|HANDSPAN VISUAL THEATRE|
|Premiere||17 October, 1997|
|Venue||Shed 14, Victoria Dock Melbourne, Melbourne Festival of Arts|
RAISED BY WOLVES was staged in a warehouse with capacity for audiences of over 3000. It was developed as a cross-festival partnership with the Melbourne International Festival of Arts and the Adelaide Festival of the Arts, a Major Initiative project supported by the Australia Council1.
The work was commissioned by impresario Clifford Hocking, director of the 1997 Melbourne Festival, one work in a strategy to bring a new edge to previously conservative programming. In his pre-Festival roundup, Michael Harden wrote:
The production was much anticipated for several reasons. It was the public debut for Handspan’s newly appointed Artistic Director, David Bell and Handspan Theatre's 20th anniversary year. Bell was keen to re-position the company and re-branded it as Handspan Visual Theatre:
RAISED BY WOLVES was very ambitious and very complex. It was developed with Melbourne indie band Regurgitator, then riding a wave of popularity and recent ARIA Award winners, contemporary recording artist, Shinjuku Thief and Ben Cobham with his lighting company, Bluebottle.
The production's title referenced the myth of Romulus and Remus, the twins who were suckled by a wolf as babies, and founded the Roman Empire. Thematically, however, it postulated the decline of civilisation and culture and claimed closer connections to Satyricon. Teenage runaways, born of a giant cockroach in a modern urban wasteland, were beset by not only their own confused realities but by tortuous dreams and nightmares. Shipping containers, plastic and metal, overhung by multiple TV screens and capitalised slogans made up their world.
The work was described by Bell as 'sensory theatre': "fragmented images that are rapid, fleeting and sweep together for a lasting effect2". Its combination of actors, animated imagery, video projection, industrial machinery, large scale puppetry, live rock music and live video aimed to create a multi-focused experience for the audience. Shed 14 was huge and watchers trudged rather than promenaded through a vast clutter.
Over 50 people worked on the project requiring a production budget of over $250,000 dollars – a pretty astronomical investment in Handspan’s terms. Details of its production are included in a Showtime interview with company production manager, Mikkel Mynster.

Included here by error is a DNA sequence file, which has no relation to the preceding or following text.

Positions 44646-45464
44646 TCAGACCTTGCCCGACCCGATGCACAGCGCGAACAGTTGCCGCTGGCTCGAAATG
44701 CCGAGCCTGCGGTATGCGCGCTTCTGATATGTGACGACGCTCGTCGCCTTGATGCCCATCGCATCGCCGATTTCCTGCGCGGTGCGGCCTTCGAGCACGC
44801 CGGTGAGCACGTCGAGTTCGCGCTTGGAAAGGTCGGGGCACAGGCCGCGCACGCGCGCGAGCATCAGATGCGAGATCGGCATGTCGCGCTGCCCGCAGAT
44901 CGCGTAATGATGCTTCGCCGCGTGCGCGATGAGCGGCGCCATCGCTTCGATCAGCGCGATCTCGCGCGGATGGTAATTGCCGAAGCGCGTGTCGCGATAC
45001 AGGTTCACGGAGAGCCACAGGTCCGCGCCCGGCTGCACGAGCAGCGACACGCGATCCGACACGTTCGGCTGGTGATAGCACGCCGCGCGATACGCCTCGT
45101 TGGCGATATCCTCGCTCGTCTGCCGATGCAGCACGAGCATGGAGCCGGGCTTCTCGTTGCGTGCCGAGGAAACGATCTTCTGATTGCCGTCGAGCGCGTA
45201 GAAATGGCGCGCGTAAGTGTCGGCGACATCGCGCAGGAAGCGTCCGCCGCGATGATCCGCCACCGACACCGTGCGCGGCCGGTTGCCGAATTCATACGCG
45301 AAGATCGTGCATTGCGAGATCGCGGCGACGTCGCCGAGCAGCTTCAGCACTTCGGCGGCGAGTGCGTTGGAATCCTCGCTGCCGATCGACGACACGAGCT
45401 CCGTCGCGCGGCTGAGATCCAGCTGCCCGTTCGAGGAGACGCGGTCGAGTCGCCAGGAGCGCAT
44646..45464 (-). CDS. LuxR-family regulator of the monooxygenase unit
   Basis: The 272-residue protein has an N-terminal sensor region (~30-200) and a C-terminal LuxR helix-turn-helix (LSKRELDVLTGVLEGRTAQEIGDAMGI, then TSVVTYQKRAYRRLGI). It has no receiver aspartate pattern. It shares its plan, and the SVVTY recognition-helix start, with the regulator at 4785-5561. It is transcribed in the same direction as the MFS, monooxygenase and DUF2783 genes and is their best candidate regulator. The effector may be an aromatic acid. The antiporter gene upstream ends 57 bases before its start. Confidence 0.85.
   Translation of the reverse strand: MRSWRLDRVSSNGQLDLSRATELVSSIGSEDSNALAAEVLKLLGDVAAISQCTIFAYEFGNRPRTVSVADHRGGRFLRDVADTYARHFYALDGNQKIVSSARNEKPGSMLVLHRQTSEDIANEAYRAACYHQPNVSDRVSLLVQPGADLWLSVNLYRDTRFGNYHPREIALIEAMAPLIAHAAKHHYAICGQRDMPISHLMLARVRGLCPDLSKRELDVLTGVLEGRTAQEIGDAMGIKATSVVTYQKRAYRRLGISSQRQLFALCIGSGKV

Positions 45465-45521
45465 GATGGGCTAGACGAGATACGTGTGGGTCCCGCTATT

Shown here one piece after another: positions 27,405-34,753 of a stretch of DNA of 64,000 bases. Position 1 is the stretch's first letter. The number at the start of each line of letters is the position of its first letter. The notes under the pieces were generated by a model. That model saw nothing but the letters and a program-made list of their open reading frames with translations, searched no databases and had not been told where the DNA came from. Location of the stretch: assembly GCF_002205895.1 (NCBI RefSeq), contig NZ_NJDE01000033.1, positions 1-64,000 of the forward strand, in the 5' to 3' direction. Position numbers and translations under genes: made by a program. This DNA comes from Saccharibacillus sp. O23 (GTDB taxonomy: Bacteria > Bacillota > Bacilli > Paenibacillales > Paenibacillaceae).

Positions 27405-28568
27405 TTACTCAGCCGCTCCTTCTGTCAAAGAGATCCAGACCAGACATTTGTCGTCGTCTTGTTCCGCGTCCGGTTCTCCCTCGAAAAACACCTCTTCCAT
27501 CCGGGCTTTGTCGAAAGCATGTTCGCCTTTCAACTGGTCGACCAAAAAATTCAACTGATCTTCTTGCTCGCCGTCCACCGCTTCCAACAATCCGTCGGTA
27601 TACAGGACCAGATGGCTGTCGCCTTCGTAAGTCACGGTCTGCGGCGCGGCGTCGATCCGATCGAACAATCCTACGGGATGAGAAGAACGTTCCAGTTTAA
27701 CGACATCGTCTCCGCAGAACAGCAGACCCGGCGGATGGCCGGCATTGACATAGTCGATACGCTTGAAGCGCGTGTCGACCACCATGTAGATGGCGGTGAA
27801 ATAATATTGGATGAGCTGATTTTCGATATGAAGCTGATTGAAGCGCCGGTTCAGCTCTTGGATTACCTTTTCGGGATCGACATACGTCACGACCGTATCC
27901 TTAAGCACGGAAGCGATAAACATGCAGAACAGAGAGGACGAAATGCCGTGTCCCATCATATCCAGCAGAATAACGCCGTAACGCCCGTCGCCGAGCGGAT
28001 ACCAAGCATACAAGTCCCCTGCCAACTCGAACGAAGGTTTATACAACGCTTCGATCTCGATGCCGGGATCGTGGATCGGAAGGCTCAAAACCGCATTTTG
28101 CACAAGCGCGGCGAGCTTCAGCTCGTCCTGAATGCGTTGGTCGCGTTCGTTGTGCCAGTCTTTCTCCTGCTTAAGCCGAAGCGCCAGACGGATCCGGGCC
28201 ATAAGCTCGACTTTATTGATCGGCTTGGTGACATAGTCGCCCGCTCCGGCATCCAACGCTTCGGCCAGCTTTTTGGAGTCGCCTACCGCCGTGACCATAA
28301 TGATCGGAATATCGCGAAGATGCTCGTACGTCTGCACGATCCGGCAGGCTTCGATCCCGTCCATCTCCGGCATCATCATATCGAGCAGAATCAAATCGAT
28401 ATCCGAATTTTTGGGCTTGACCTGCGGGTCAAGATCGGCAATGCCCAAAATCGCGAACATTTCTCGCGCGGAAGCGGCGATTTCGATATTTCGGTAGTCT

Despite its ambitions and promises, RAISED BY WOLVES was not well received. 'Multi-focussed' turned out to be 'un-focussed'. Audiences choked in the smoke of several pumping machines, got lost in the darkness, or blinded by the lights, and deafened by the sound.
The performers, some inexplicably wrapped in yards of transparent plastic, and the images, which appeared and vanished from all directions, were unable to make an impact in the general confusion. Dialogue was fragmented and inaudible. Actors and cockroaches segued from character to character and wandered amongst, around and on top of, travelling scissor lifts. Strobe lights and fluorescent tubes flashed and shapes burnt with pyrotechnical flare.
Young theatre-goers did attend in significant numbers, and danced to Regurgitator and Shinjuku Thief. It was like a rave party. General public audiences generally didn’t appear to enjoy the experience.
Most theatre critics were harsh:
The 1998 Adelaide Festival was also unimpressed and on being required to contribute significant additional financial investment into a new RAISED BY WOLVES season, organisers in Adelaide cancelled the engagement.
- Australia Council, the Australian Government’s arts funding and advisory body Major Festivals Initiative
- Nova Weetman: Cockroach Fantasy. Inpress Magazine 15 October, 1997
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|Writers||David Bell and Bill Haycock|
|Text fragments||Stephen Sewell|
|Executive producer||Fleur Parry|
|Assistant director||Katy Bowman|
|Lighting designer||Ben Cobham|
|Recorded soundtrack||Darren Verhagen (Shinjuku Thief)|
|Structural design||David Hope|
|Video imagery||Richard Grant|
|Production designer||Daniel Zika|
|Production manager||Mikkel Mynster|
|Structural realisation||Hamish Alderson-Hicks, Katrina Gaskell,|
|Ingrid Maganov, Alison Ross,|
|Mary Sutherland, Rob Townsend|
|Set construction||Art Tec Constructions|
|Pyrotechnics special FX||Jack Moeller|
|Stage manager||Julie-Ann Willems|
|Deputy stage manager||Natasha Marich|
|Assistant stage managers||Jacqui Barry, Cathy Healy|
|17 - ? October|
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